Let me tell you this park is one of the prettiest we have ever been in, it is one fine piece of real estate. And, if you think this is pretty, I did not even get photos of the really good stuff. Seriously.
This view was right in front of our campsite:
Below is a shot of one of the campsites, note, the sharp drop off of the concrete pad to the dirt. There were campsites that the drop off was well over 10 inches, ankle busters for sure. There were some concrete pads where there was no land or rock or anything under the back couple of feet of the concrete. The utility poles were so close to the pads that we could not open Tana's main slide without hitting the pole. Many of the sites were up hill, and not all had this nice concrete, many were full of gravel, many were blind side back in sites, Man really growls when he has a blind side back in site. Many of the sites were too short for Tana and Jolly. (The disclaimer: we are fully aware that many national and state parks are just not set up for rigs our size, we are long, it is one of the reasons we rarely go into national or state parks, but along the Trace, you choices of campgrounds are few, you take what there is.)
We attempted 3 or 4 sites before we found one that worked out. Of course, it was a up hill battle, a blind side back in and it was getting dark, and there was this little issue of a culvert, which made backing up a bit "interesting":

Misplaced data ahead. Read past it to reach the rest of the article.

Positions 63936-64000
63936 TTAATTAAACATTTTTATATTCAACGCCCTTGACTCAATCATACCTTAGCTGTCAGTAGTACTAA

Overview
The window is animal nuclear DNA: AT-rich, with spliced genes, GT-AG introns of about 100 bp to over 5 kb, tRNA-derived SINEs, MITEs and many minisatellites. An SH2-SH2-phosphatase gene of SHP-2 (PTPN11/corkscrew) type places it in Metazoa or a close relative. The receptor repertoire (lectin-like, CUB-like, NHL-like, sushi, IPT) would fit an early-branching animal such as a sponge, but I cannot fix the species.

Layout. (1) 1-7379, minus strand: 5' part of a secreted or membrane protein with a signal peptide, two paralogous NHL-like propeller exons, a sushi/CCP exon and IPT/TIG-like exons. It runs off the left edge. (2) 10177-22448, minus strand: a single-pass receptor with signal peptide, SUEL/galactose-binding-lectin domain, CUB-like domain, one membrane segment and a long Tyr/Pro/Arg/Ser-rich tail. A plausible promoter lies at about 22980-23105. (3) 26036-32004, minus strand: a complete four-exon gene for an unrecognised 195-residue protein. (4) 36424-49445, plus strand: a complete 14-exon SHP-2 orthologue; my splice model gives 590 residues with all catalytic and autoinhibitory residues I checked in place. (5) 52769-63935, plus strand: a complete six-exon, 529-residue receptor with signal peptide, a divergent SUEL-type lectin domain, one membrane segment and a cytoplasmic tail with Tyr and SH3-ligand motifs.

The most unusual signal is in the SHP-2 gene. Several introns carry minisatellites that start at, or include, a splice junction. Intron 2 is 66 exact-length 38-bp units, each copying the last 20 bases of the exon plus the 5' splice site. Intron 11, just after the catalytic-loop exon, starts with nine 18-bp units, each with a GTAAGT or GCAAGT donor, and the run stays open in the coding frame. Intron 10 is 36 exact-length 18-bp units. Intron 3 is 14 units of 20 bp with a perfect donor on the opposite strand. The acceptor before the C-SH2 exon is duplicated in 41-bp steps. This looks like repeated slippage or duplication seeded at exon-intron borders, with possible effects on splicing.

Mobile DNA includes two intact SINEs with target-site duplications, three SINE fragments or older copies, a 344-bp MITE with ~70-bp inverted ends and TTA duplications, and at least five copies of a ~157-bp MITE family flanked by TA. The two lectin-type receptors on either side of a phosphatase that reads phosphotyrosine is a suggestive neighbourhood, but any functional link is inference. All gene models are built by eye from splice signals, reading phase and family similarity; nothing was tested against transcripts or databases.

Man tells me that Jolly's front tires were over the edge of the road and he was praying he would not get stuck. Yes, Jolly has 4 wheel drive, but, something about being on pavement and some racketing and I don't know what else (and frankly, I DO NOT want to know, ehhh?? somethings are just better NOT known!). Anyway, he backed up sans 4 wheel and managed to not get stuck, but, had a bit of elevated heart rate for an hour or so.
We finished parking in the dark, I was using the cell phone to illuminate Tana's levels. There were no lights, street or otherwise. It was VERY dark. Ya know, there were critters out there rustling the leaves too, we want to believe the critters were deer, but, at the front of the park there is a statue of a black bear. You can take that thought process from there without my assistance!
And, here we are the next AM just before we pulled out. After all that work it was kinda a shame we could not stay longer and enjoy this beautiful landscape. But, whew, Mississippi, if this is the shape of your premier flag ship park, I am not sure I want to see the infrastructure of other parks. The real estate you own, stunning, the campsites, sad (for the big rigs).
Driving the Natchez Trace, so worth it. But finding campsites with Tana, a big rig, makes for rough landings at night. The next day's landing, even worse. Unbelievable, but true.
Next up, some more of our ride on the quiet, beautiful, enchanting, 444 mile long Natchez Trace Parkway, a quiet jewel in America's long list of parks, monuments, and special places.